Builds in Progress
A logical extension of my design lineage. Commissioned by a collector with exquisite taste and complete trust in the design and build process. Hand-carved spruce top on a mahogany body with matching Honduras neck. Black ebony fingerboard and headstock faceplate. This was the first use of the “Claw” inlay of abalone and mother of pearl—seven hand cut pieces fitted at the twelfth fret. The idea was to bridge the gap between a jazz box and a more modern roots-rock guitar without losing the open look and sound of the former. Thus the name—Vista. Understated faux tortoise binding of Italian cellulose surrounds the entire instrument. More>
A stunning hybrid concept that created the core of the Team Built Dantzig line. The original T-Boss is a mahogany bodied long-scale guitar with the soul of a 1950s single cutaway from Kalamazoo with the familiar feel of Fullerton. Suddenly your humbucker guitar feels as comfortable as your favorite T-Shirt and jeans.
The concept was simple—literally. My client wanted a back to basics guitar that was sophisticated in its execution. The idea that simple doesn’t have to be boring appealed to me because it was the exact opposite of the flashy, inlay-laden “boutique” guitars that permeate the market. Built from extra-heavy straight-grain Honduras mahogany with a rosewood fingerboard devoid of any inlay. Hand-wired with vintage Western Electric cloth covered wire and vintage switching components and the unobtainable John Grail humbuckers. Prototype locking Klusons and a featherweight aluminum wrap-around bridge. To further the aesthetic, I finished it in low-gloss nitrocellulose lacquer. A no frills, rock machine with a built-in soul.
THE CROW INQUIRE
I’d been playing guitar for about six years when I first heard Charlie Christian. Of course, everything changed that day in 1970. My teacher, Mike Bloomfield, implored that I study Muddy. Jeff Beck cited Cliff Gallup and Scotty Moore, and Keith Richards wasn’t bashful about praising Chuck Berry. Peter Green and Clapton went on and on about B.B. King, Otis Rush and Buddy Guy. However, hearing Charlie Christian banging out amazing single-note electric runs in recordings from 1939 set me straight. Above all, Christian’s mysteriously raw tone floored me. With this lingering memory haunting me, I started to build the Crow. My design was fueled by the writings of Ginsberg and Kerouac recalling the journey of Sal Paradise and Dean Moriarty across America. Their wanderings reminded me of touring musicians. Bands of traveling storytellers, who—like crows—are clever scavengers. In mythology the crow is a harbinger and messenger. I wanted my instrument to reflect the dark, mysterious lives of these souls. More>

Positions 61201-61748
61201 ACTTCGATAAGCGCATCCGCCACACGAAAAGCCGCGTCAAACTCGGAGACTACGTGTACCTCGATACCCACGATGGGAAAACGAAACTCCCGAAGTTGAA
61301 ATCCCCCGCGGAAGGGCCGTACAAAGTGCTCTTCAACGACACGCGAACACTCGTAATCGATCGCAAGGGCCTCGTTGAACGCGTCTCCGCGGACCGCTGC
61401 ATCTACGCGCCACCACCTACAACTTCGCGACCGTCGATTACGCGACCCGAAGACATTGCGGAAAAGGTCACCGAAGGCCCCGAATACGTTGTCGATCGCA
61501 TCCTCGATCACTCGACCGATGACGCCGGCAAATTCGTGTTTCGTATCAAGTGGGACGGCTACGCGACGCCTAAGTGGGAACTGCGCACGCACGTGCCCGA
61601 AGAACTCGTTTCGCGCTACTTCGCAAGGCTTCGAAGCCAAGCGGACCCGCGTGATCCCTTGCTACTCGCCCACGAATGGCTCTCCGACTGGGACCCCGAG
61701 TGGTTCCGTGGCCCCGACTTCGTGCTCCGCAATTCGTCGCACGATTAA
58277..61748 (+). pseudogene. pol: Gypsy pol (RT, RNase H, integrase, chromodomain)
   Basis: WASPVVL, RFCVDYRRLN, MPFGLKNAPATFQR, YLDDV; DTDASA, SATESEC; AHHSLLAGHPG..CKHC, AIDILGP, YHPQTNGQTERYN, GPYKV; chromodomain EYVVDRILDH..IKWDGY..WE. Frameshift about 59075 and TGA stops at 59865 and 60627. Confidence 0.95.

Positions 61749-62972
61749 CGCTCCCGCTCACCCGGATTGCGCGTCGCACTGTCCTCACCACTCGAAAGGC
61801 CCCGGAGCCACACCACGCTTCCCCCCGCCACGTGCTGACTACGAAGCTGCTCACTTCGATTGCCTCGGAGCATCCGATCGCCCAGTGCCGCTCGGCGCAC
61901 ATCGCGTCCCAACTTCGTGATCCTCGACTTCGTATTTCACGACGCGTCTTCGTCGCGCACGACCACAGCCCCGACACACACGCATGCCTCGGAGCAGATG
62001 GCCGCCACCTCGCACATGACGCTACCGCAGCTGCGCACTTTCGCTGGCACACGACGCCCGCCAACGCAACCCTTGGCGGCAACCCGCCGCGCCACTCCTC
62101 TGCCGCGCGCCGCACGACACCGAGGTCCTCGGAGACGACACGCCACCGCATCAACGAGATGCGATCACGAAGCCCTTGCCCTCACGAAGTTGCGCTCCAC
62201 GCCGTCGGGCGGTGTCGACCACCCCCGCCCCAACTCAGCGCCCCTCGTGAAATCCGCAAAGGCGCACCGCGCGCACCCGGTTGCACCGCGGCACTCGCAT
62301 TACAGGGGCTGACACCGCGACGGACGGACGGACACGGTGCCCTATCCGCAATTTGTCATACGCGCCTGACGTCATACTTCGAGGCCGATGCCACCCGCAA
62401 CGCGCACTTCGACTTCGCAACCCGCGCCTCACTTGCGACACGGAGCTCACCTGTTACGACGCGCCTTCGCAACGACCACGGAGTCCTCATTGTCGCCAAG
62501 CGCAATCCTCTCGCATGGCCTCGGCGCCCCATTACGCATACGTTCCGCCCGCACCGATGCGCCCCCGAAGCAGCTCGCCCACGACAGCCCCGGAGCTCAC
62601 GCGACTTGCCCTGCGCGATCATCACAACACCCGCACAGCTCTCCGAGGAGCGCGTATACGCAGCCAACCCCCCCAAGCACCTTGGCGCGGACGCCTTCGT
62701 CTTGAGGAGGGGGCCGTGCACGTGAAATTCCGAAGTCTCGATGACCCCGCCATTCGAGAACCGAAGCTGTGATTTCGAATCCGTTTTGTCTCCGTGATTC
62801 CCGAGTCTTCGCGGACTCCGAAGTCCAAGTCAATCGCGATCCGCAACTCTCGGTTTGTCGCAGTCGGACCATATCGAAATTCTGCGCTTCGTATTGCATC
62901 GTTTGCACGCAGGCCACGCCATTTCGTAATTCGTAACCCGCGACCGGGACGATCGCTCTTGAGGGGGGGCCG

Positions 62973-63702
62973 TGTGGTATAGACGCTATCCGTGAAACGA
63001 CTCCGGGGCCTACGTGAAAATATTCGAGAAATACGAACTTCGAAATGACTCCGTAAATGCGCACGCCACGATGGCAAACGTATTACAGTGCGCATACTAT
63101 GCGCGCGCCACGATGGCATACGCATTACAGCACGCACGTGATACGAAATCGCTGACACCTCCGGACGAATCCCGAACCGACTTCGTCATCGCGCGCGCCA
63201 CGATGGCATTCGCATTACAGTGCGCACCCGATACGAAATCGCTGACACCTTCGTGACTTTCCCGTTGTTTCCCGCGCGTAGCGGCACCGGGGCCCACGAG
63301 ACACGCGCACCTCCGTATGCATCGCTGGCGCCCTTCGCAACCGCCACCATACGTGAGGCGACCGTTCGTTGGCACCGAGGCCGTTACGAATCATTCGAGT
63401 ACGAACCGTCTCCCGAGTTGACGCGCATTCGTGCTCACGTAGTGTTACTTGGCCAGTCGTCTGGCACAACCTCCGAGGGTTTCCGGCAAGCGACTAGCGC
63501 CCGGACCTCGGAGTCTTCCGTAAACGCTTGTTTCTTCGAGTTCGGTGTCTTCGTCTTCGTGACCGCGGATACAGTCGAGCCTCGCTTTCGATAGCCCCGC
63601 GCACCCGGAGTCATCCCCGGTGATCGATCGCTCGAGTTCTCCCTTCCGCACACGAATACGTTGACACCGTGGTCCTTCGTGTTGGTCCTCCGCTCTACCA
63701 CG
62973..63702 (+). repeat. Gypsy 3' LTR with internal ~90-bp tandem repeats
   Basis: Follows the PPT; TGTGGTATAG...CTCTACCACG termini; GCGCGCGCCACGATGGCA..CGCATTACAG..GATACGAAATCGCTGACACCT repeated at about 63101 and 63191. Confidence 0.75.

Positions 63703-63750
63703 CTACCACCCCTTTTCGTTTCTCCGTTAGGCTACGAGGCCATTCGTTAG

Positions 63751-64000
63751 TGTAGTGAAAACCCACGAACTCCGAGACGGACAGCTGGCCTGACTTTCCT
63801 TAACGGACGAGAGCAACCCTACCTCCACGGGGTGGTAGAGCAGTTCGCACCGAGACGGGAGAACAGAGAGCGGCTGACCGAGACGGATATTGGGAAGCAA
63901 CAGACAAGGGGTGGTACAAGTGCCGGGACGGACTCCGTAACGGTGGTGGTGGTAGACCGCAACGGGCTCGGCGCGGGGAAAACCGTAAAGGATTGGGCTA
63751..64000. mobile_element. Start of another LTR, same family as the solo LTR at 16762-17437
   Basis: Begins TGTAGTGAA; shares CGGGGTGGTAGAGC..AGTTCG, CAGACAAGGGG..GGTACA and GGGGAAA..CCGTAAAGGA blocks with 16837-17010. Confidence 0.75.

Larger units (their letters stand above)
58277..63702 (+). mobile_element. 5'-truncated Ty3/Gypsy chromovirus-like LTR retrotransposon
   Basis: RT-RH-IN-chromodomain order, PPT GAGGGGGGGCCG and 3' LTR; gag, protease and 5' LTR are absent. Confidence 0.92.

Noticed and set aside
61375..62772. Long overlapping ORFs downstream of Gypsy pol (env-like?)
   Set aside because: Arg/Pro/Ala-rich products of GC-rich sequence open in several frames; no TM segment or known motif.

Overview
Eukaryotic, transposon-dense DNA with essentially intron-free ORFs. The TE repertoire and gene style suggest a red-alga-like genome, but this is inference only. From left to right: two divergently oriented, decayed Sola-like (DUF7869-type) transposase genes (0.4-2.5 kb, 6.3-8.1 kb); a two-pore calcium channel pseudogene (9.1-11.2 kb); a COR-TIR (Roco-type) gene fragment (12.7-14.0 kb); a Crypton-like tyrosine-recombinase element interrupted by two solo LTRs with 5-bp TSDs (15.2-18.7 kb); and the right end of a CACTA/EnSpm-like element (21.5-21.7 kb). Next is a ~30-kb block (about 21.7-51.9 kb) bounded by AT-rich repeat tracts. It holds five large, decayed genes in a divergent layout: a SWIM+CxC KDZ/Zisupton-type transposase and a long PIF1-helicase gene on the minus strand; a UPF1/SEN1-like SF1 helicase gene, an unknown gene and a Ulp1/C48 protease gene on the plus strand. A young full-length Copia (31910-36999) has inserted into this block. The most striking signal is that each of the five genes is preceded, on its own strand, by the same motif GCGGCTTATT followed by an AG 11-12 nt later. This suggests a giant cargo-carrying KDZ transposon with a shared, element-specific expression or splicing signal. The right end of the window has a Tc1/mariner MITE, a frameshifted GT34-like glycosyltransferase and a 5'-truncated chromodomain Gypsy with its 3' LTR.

Proceeds to benefit tsunami relief
The difficult Japanese winter ends with the arrival of cherry blossoms. In April, the Hanami Festival celebrates the rebirth and symbolizes the transience of life. The Sakura guitar features front and back, hand-engraved, nickel plated ornamental steel plates with my original artwork in a traditional Japanese style. Petals of genuine rose gold, stems and leaves in green gold and a rising sun of 24kt yellow gold adorn hundreds of hours of hand work by master engraver Heidi Roos. Twin humbuckers hand-built by my friend Seymour Duncan feature twin-tapping single-coil simulation and engraved nickel covers. Vintage cloth covered wiring and oil-filled tone caps. More>
HELL’S HALF ACRE INQUIRE
The trail driver’s whip and lasso were as crucial as his pistol and rifle. After pushing dusty herds of beeves north for weeks along the Chisholm Trail, the cowboy’s first stop for pleasure was in Fort Worth’s south end. Nicknamed Hell’s Half Acre, it was here where commerce ran roughshod over everything in its way. This instrument is designed in tribute to the lawless and bawdy reputation of both the herdsmen of the 1800s and the modern rock musician. A half-herringbone purfling recalls the twisted form of the cowboy’s lariat and gun-blued appointments with 24kt gold, hand engraved eagles complete the scene. Vintage Western Electric cloth-covered wiring and salvaged electronics from a Chicago telephone switching station. More>
The Tulsa Concept with an African twist—white limba.
As resonant as a piano soundboard and light as a feather, the Korina T was an experiment that turned out perfectly.
Additional Builds Available
There are always themes waiting to be built—you only have to ask.
• WHITE CHAPEL
• THE NATURAL
• SANTA FE
• BLUE ANGEL